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DEQ Proposes Updated Fracking Rules

October 28th, 2013

Last week, the Michigan Department of Environmental Quality proposed new regulations for high-volume hydraulic fracturing, often called “fracking.” The rules formalize some existing practices that some advocates have lobbied for in the past few years.

Hydraulic fracturing is the process of using a mixture of water, sand, and chemicals to force open fissures in shale rock and allow trapped oil or gas to escape into the well shaft and up to the well head where it can be stored and transported. Existing Michigan regulations require cement casing to surround the well. This method allows producers to access oil and gas inaccessible using conventional drilling.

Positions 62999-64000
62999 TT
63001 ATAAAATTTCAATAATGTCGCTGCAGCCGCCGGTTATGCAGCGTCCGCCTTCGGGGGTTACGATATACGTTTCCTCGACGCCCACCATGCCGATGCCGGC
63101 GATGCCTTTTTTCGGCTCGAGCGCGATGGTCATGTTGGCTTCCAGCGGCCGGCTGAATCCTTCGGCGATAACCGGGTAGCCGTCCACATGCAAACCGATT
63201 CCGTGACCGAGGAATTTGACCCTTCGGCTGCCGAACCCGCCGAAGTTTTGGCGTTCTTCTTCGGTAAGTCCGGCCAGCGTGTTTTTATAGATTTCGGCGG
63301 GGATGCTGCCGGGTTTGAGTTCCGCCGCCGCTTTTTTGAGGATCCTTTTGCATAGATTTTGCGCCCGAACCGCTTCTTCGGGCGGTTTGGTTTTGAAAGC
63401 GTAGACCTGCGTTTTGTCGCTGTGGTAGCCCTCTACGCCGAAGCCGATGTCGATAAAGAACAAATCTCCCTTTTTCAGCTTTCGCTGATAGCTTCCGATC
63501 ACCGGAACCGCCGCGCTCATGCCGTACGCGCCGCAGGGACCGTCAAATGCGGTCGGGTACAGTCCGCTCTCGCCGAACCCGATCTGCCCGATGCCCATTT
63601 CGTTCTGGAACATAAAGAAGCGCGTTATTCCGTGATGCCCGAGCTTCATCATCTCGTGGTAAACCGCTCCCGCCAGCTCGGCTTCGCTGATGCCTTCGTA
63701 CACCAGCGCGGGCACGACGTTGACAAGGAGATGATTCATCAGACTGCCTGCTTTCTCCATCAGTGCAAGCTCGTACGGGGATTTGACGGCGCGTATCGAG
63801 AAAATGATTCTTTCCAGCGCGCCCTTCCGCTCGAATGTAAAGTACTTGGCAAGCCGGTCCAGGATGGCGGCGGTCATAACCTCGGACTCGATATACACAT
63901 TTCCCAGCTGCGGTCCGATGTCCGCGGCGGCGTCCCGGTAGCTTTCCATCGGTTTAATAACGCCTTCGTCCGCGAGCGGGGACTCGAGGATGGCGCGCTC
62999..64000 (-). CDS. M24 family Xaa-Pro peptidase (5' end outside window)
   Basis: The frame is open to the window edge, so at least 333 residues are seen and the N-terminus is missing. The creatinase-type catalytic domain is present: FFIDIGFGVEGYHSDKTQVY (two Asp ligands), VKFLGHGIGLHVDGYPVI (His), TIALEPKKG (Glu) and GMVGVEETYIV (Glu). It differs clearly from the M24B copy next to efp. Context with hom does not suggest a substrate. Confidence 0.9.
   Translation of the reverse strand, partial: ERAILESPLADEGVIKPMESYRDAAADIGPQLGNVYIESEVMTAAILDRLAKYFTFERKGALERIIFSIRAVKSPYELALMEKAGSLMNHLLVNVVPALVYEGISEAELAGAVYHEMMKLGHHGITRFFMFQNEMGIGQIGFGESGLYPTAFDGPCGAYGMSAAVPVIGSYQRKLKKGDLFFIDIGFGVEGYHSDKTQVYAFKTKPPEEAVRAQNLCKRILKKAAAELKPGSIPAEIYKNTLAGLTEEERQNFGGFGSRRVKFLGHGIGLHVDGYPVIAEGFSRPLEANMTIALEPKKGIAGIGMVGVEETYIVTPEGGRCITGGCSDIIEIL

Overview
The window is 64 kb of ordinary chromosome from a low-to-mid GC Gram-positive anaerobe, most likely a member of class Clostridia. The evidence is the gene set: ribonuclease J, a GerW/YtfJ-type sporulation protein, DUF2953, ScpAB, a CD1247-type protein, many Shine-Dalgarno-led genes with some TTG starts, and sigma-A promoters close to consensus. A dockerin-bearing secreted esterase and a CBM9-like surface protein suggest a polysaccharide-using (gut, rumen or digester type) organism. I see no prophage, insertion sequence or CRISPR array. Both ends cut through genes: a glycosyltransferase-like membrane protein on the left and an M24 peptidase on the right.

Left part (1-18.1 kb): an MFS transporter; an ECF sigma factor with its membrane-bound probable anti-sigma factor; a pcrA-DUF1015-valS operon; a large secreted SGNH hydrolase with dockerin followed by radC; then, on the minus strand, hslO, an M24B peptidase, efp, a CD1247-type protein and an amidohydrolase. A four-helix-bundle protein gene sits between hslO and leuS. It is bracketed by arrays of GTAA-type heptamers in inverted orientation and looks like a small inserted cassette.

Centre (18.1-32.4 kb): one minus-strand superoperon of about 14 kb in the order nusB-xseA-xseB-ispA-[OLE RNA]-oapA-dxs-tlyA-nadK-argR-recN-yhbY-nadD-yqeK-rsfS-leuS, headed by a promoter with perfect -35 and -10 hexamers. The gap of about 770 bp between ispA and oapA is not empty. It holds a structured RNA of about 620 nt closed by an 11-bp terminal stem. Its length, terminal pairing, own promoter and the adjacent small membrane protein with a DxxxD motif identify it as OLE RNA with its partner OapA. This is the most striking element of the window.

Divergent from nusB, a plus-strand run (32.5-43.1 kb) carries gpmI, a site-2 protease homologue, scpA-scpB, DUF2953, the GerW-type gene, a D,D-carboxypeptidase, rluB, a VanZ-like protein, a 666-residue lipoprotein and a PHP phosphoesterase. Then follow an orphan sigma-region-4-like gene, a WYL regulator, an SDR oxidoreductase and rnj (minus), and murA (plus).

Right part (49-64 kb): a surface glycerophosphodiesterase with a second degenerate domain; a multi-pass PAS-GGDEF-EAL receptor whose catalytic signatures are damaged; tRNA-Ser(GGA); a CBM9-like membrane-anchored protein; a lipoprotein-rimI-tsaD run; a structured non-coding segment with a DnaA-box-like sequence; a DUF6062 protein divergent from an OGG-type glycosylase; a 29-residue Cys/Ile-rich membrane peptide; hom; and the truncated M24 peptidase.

The proposed rules would require hydrofracturing operations using over 100,000 gallons of fluid to use Michigan’s water withdrawal assessment tool, disclose chemicals used in fracking fluid on an online registry, and conduct baseline water quality testing.

DEQ policy already requires use of the water withdrawal assessment tool, which uses computer modeling to predict the impact a proposed water withdrawal would have on nearby water resource volumes. The proposed regulation would formalize existing department policy to deny permits which would cause an adverse impact to a nearby river or stream.

The rules would also require companies to disclose chemicals used in hydrofracturing fluid on the website FracFocus. Chemical family names would have to be disclosed if the exact recipes are protected by trade secrets.

Companies would also be required to conduct baseline water quality testing, which some companies do voluntarily at present. This allows companies and residents to determine whether any changes in water quality after a drilling operation are attributable to the operation.

Sales and royalties from the state’s oil and gas rights fund the Michigan Natural Resources Trust Fund and the Michigan State Parks Endowment Fund.

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